Asia Pacific

Thai rubber farms stretched as U.S.-China trade war saps demand

AFP-JIJI

They work in the pre-dawn gloom tapping trees for the “white gold” that has made their country the world’s top rubber producer — but as prices plunge due to the U.S.-China trade war, Thai farmers are giving up the sap.

Thai latex makes everything from tires and condoms to baby pacifiers and surgical gloves, the fruit of the rubber trees cultivated across endless acres of the country.

But the rubber trade is at a crossroads as a bitter dispute between the world’s two biggest economies ricochets across Southeast Asia with unexpected consequences.

Countries such as Vietnam are benefiting as manufacturers migrate from China to avoid punishing tariffs on exports to the U.S.

But in Thailand, the price of rubber has slumped 20 percent since June, as those same tariffs bite hard on demand from factories in China — the market for more than half its latex exports. Some of Thailand’s rubber workers are being forced to abandon their plantation jobs for factory work.

“I couldn’t feed my children anymore,” said Annita, who used to work 10 hours a day harvesting latex in Chiang Rai, northern Thailand, making just $7 a day, less than the minimum wage and half the going rate several years ago.

So she has taken a job at a packing plant earning about $9 daily.

“Nobody wanted to stay. The plantation owner can’t find workers anymore — the work is too difficult for the wages,” she said.

While the plight of U.S. soybean farmers hit by the tariffs has grabbed the headlines — they face a 25 percent levy to access China, the world’s biggest soybean market — other troubles are quietly brewing across the world.

The bottom has fallen out of the once-booming industry as Thai rubber prices plummet to about $1.21 a kilogram — they were five times that in 2011.

Around one-third of all the rubber in the world comes from Thailand’s forests, where latex is harvested at night or before dawn by tappers who make an incision and collect the sap as it bleeds out. The country currently produces about 4.6 million tons of rubber a year, and the sudden drop in Chinese demand has compounded a longer-term global oversupply crisis to push prices off a cliff.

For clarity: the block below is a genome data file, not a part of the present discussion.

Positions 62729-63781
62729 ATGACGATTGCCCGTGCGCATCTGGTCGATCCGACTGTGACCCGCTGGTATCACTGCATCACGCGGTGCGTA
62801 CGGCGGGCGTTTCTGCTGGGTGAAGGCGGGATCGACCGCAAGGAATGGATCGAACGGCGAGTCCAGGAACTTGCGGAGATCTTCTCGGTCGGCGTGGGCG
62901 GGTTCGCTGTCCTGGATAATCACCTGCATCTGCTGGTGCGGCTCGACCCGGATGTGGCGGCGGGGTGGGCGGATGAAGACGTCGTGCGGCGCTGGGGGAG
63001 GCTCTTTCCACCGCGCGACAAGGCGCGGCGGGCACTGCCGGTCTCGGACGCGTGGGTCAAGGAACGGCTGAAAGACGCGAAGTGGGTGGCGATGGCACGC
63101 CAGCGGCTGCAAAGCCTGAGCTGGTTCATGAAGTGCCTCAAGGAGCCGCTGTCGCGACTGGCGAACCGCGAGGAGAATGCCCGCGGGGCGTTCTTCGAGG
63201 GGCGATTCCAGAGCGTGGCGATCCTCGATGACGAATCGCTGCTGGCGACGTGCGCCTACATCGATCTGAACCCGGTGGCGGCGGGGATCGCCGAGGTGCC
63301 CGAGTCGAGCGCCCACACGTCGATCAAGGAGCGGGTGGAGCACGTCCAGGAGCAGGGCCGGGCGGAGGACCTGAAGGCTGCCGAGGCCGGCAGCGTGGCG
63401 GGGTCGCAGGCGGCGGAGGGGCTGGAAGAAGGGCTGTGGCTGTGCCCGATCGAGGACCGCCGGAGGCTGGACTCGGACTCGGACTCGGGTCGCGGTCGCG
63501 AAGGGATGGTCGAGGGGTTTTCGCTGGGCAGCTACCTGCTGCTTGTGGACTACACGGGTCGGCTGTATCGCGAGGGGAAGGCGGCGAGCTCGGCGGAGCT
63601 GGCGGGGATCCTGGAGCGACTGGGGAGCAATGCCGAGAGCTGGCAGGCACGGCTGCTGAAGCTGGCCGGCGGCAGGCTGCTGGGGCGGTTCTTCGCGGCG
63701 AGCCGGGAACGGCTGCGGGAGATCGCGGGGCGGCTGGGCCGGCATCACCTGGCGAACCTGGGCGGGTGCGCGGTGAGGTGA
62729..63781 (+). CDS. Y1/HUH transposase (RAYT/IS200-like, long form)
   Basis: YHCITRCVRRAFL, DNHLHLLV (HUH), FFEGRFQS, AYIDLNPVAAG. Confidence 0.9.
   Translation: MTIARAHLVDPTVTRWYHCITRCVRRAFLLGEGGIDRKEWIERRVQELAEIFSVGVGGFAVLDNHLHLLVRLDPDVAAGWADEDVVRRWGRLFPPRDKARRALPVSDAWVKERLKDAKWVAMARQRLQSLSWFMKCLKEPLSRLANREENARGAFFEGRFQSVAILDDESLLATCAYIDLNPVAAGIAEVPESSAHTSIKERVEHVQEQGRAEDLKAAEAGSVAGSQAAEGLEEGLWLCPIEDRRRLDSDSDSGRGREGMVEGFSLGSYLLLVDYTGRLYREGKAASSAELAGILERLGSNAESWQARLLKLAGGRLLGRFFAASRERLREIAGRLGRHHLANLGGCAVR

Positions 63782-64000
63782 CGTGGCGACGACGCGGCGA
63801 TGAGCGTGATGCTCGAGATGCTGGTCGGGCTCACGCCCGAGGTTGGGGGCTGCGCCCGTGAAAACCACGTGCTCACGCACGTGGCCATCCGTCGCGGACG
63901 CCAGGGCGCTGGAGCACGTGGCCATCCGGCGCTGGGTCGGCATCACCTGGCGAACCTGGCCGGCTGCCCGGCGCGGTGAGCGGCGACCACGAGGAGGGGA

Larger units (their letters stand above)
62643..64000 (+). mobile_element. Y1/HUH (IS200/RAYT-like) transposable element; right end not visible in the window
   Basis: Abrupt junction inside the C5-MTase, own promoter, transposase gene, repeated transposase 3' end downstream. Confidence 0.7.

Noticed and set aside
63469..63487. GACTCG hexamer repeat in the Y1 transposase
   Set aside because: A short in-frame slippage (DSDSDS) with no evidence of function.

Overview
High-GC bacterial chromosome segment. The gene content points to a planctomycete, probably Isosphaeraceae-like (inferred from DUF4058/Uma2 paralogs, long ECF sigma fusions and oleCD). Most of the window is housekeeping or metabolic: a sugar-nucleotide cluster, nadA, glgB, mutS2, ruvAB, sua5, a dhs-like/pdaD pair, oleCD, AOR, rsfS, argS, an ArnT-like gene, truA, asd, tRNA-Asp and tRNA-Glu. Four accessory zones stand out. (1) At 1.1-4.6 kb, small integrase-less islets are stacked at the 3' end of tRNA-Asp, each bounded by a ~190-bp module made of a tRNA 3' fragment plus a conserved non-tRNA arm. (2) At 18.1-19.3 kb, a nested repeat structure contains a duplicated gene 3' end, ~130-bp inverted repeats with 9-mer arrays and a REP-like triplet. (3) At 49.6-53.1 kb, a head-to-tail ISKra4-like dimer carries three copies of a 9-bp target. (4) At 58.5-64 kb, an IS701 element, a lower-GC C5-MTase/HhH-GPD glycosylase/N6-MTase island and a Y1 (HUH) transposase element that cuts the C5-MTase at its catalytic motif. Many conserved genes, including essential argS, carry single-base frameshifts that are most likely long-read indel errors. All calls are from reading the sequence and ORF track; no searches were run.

“A climate of uncertainty” pervades the industry after U.S. tariffs hit nearly half of all Chinese imports, according to Karako Kittipol, marketing manager at Thai Hua Rubber.

“Chinese companies don’t want to have too much rubber in stock,” he said.

The value of the yuan against the U.S. dollar has also dipped, making rubber more expensive for Chinese manufacturers to buy.

Thailand is a bystander in the trade war between the world’s two largest economies.

But the ruling junta is trying to address the supply-side issues and is aiming to reduce the area under cultivation for rubber by more than 60,000 hectares per year over the next five years.

At the same time rubber remains an intensely political issue in Thailand.

Farmers and tappers — the majority of who come from the junta-aligned south — are notoriously quick to protest when times get tough. So the government last week stumped up an initial handout — capped at roughly $700 per plantation —- to ease their immediate pain.

But farmers remain unconvinced.

“(It is) not the right solution,” said Apichit Duangdee, who felled a third of the trees on his small plantation earlier this year.

“Very few countries can produce natural rubber. It is a rare product and the Thai government should promote it better,” he said.

If it fails to, the knock-on effects could be massive.

Tire giant Michelin buys 40 percent of its natural rubber from Thailand, keeping vehicles on the road all over the world.

“If prices continue to fall, many farmers and processors will lose interest in latex and quality could fall,” Lionel Dantiacq, Michelin’s president for Asia and Oceania, said.

“If prices go too high, the tire industry will suffer … with repercussions for the consumer.”